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Table of Contents
This chapter discusses various options for configuring Jetty connectors.
Connectors are the mechanism through which Jetty accepts network connections for various protocols. Configuring a connector is a combination of configuring the following:
Network parameters on the connector itself (for example: the listening port).
Services the connector uses (for example: executors, schedulers).
Connection factories that instantiate and configure the protocol for an accepted connection.
Jetty primarily uses a single connector type called ServerConnector.
Prior to Jetty 9, the type of the connector specified both the
protocol and the implementation used (for example, selector-based non blocking I/O vs blocking I/O, or
SSL connector vs non-SSL connector).
Jetty 9 has only a selector-based non blocking I/O connector, and a collection of
now configure the protocol on the connector.
The standard Jetty distribution comes with the following Jetty XML files that create and configure connectors; you should examine them as you read this section:
that accepts HTTP connections (that may be upgraded to WebSocket connections).
that accepts SSL/TLS connections. The
ConnectionFactory configured after the SSL one is a HTTP
ConnectionFactories, and therefore the SSL/TLS connections will carry the HTTP protocol.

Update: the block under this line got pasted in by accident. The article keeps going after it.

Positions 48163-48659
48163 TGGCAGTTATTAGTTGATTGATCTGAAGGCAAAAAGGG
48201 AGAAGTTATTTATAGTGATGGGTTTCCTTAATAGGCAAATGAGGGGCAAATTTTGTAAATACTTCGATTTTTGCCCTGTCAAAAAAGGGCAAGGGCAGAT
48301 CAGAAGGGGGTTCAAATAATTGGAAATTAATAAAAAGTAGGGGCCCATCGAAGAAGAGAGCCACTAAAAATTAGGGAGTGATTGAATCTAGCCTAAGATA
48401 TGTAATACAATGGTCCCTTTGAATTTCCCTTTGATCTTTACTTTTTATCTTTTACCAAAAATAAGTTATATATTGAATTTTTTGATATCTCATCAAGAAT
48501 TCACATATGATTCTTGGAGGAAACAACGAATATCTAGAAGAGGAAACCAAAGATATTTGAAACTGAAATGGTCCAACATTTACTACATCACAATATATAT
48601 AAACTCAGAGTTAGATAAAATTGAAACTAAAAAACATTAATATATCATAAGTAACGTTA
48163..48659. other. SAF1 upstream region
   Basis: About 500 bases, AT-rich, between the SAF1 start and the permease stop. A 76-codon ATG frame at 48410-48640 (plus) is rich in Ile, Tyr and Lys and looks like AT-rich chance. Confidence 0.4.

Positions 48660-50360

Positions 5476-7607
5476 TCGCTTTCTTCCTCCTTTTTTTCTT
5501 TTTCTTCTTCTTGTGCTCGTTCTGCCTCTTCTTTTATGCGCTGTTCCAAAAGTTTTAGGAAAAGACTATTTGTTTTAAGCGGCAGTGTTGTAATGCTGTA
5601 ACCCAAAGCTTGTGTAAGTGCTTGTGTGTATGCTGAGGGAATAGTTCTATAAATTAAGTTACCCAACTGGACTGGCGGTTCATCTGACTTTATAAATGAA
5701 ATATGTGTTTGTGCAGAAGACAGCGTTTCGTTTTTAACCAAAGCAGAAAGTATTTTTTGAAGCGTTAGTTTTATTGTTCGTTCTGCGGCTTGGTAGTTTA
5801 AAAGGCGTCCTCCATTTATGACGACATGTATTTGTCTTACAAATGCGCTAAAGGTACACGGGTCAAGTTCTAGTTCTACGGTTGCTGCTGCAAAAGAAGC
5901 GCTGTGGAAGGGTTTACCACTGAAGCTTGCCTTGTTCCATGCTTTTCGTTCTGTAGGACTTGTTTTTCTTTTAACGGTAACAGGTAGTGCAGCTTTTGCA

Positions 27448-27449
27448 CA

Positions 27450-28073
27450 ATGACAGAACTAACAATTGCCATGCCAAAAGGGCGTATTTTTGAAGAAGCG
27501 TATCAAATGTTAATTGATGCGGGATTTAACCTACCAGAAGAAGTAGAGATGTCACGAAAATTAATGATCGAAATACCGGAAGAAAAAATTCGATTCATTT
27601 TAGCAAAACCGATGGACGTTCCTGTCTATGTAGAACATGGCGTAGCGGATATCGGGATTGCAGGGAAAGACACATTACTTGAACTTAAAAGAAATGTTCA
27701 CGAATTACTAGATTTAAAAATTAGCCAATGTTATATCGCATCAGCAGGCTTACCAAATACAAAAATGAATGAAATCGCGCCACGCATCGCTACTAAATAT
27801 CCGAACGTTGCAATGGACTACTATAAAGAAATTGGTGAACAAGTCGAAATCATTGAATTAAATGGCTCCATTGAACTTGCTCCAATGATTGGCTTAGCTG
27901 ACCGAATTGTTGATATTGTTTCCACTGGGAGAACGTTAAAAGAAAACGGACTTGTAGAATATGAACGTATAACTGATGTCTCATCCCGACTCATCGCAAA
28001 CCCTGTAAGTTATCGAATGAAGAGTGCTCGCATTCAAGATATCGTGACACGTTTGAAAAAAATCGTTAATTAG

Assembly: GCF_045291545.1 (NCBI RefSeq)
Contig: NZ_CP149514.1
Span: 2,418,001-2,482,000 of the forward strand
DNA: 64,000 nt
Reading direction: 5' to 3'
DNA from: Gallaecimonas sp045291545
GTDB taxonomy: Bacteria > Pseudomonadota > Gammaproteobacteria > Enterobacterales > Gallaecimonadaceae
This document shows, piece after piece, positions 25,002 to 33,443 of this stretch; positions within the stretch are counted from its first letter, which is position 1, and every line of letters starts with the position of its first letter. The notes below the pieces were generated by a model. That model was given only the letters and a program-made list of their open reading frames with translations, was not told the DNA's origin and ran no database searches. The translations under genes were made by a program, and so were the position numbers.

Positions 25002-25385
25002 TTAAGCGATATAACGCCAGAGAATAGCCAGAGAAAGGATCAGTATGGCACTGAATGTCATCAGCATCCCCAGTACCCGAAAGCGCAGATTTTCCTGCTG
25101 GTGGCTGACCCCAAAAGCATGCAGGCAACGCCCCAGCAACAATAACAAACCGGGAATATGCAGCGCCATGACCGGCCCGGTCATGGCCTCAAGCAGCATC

that accepts SSL connections that carry either HTTP or SPDY traffic.
Initially the SSL connection is chained to a Next Protocol Negotiation
(NPN) connection, which eventually replaces itself with a connection
for a protocol it negotiates with the client; this protocol may be a
version of SPDY or HTTP. If the client does not support NPN, HTTP is
Typically you need to configure very little on connectors other than
set the listening port (see Network
Settings), and perhaps enable
X-Forwarded-For customization (see
Configuration). Most other settings are for expert configuration
The services a
instance uses are set by constructor injection and once
instantiated cannot be changed. Most of the services may be defaulted
with null or 0 values so that a reasonable default is used, thus for
most purposes only the Server and the connection factories need to be
passed to the connector constructor. In Jetty XML (that is, in
), you can do this with:
You can see the other arguments that can be passed when
ServerConnector in the Javadoc.
Typically the defaults are sufficient for almost all deployments.
You configure connector network settings by calling setters on the connector before it is started. For example, you can set the port with the Jetty XML:
Values in Jetty XML can also be parameterized so that they may be
passed from property files or set on the command line. Thus typically
the port is set within Jetty XML, but uses the
element to be customizable:
The network settings that you can set on the
Table 6.1. Connector Configuration
|host||The network interface this connector binds to as an IP address or a hostname. If null or 0.0.0.0, bind to all interfaces.|
|port||The configured port for the connector or 0 a random
available port may be used (selected port available via
|idleTimeout||The time in milliseconds that the connection can be idle before it is closed.|
|defaultProtocol||The name of the default protocol used to select a
|stopTimeout||The time in milliseconds to wait before gently stopping a connector.|